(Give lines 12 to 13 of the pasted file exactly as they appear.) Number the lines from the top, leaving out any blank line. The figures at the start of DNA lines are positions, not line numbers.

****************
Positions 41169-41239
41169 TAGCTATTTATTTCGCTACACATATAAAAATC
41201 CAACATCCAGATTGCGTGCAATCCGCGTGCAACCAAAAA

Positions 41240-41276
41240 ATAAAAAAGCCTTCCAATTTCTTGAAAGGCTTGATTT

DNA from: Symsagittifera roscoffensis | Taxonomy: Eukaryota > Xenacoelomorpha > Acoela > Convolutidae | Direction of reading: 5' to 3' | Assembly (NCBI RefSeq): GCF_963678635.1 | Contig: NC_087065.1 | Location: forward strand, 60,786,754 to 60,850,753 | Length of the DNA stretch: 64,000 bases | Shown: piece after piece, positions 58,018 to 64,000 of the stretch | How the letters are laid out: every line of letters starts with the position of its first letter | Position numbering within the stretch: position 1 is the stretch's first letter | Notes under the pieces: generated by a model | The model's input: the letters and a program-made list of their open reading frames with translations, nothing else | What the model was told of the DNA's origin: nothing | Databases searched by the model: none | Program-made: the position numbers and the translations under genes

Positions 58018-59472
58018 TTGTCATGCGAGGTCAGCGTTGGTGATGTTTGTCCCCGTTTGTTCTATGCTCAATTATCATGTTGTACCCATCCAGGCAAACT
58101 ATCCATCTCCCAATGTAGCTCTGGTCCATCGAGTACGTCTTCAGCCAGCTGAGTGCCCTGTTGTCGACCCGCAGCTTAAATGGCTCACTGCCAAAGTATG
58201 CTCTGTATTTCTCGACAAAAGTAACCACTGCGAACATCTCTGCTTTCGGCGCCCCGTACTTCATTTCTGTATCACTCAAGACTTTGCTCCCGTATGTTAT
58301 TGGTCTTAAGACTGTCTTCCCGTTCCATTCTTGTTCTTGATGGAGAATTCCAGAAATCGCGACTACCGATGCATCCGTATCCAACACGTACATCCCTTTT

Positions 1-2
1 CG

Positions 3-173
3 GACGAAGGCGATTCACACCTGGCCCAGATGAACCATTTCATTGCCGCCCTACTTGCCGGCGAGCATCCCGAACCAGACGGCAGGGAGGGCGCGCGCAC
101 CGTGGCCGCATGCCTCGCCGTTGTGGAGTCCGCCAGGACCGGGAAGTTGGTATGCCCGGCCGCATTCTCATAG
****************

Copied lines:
Positions 1-2
1 CG